Prime Minister David Cameron has acknowledged the concerns of UK oil capital Aberdeen over the drop in oil prices – but said it has been “good news for consumers”.
He said NHS spending in Scotland has been protected despite the drop in North Sea taxes thanks to the “broad shoulders” of the UK.
The oil industry is suffering a wave of job losses as oil prices continue to fall amid increasing US production and falling demand in economically struggling countries.
Writing in the Aberdeen-based Press & Journal, Mr Cameron said: “If billions of pounds are wiped off the potential tax returns from North Sea oil and gas, then the broad shoulders of the UK can weather the storm and NHS spending in Scotland can keep on growing.
“I know just how vital the oil and gas industry is for Aberdeen.
“While the drop in oil prices is, of course, good news for consumers, I know for others it holds real concerns.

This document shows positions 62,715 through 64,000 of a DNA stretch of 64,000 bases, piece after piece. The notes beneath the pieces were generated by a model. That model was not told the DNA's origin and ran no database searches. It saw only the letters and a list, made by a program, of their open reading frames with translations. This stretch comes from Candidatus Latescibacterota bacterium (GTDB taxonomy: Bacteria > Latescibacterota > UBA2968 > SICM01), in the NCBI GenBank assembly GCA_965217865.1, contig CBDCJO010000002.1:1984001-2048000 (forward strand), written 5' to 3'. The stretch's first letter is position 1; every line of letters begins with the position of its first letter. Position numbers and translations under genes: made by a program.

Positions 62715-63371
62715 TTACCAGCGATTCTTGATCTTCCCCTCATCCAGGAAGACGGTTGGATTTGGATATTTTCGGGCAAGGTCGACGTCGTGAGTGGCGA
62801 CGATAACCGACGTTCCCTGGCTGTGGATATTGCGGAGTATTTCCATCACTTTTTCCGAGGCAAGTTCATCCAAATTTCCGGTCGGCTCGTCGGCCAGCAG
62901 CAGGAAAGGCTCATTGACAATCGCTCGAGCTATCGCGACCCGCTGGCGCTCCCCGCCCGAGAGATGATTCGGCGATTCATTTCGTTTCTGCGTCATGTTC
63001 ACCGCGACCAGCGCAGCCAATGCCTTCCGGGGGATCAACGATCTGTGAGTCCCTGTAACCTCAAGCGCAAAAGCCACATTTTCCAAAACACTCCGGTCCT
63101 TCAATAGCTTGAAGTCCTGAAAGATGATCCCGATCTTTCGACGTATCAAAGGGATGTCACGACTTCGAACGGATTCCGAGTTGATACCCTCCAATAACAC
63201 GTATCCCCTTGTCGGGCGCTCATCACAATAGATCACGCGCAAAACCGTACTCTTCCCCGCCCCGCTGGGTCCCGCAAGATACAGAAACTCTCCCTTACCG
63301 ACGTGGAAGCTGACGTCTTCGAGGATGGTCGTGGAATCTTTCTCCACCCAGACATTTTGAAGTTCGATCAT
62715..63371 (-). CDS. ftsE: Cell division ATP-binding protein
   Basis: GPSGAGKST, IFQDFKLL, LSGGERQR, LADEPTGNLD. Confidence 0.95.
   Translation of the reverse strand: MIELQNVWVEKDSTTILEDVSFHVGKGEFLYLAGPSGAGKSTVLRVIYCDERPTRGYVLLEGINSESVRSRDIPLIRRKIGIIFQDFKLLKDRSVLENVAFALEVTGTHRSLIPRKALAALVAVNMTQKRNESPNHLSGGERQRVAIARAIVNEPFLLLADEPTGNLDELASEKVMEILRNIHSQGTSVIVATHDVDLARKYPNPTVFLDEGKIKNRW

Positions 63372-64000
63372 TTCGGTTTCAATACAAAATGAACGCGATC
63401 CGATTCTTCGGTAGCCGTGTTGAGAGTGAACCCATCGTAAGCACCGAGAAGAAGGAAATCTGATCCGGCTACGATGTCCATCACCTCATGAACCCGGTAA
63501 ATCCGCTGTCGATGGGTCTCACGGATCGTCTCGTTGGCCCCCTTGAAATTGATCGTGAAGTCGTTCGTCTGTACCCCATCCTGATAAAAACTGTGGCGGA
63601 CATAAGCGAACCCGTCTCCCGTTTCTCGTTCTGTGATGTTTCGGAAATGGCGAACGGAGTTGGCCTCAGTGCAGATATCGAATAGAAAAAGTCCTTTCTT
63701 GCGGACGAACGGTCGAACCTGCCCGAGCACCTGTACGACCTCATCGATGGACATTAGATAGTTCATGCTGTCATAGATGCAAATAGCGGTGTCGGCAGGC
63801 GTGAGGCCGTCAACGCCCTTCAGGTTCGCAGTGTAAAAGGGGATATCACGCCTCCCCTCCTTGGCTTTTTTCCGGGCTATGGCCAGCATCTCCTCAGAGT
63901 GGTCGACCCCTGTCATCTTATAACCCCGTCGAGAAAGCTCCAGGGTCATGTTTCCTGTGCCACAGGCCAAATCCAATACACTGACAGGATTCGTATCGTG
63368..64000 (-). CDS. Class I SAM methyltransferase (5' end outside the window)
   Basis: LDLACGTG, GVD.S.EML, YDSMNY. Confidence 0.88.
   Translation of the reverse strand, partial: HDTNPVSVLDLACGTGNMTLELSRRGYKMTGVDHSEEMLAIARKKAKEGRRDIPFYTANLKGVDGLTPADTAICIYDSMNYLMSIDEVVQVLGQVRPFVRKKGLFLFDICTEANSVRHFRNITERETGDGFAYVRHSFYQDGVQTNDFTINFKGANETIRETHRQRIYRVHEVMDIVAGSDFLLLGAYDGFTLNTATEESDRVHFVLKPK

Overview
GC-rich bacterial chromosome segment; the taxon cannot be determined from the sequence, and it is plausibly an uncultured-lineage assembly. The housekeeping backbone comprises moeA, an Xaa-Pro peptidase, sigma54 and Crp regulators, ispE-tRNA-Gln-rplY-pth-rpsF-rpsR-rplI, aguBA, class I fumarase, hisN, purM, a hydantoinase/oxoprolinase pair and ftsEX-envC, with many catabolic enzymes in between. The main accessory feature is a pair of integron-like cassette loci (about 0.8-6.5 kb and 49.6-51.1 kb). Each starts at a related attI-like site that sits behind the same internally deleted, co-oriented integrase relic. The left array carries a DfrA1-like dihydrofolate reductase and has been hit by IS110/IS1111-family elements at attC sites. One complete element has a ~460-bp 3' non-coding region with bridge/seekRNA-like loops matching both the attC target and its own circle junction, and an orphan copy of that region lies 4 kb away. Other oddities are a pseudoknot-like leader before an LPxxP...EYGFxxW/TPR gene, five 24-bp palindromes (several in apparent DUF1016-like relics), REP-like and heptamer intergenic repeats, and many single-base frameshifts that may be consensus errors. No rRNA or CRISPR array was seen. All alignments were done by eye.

“That’s why the UK Government has engaged fully with the sector on this issue.”
Mr Cameron joined Chief Secretary to the Treasury Danny Alexander and Exchequer Secretary to the Treasury Priti Patel at a meeting with key industry representatives yesterday, including government adviser and oil industry veteran Sir Ian Wood.
He added: “Already, we have set out an ambitious package to support this hugely important industry at the Autumn Statement.
“And yesterday, we announced that we are fast-tracking the consultation on an investment allowance – a key request from the industry.
“We will continue to work with oil and gas industry in the months to come.
“This kind of support is possible only because we can draw on the combined strength and resources of the United Kingdom.”
The Prime Minister yesterday ruled out making tax changes to help the North Sea in the wake of plummeting oil prices before the next Budget.
Chancellor George Osborne has indicated fresh measures to help the sector are to be included when he announces his final Budget before the election on March 18.
The Treasury also announced it is fast-tracking a consultation on a new tax incentive for oil and gas firms, first announced in the Autumn Statement, which is designed to simplify the existing scheme of field allowances and stimulate offshore investment.
Scottish First Minister Nicola Sturgeon called for more urgent action, including a cut in the tax on profits known as the supplementary charge.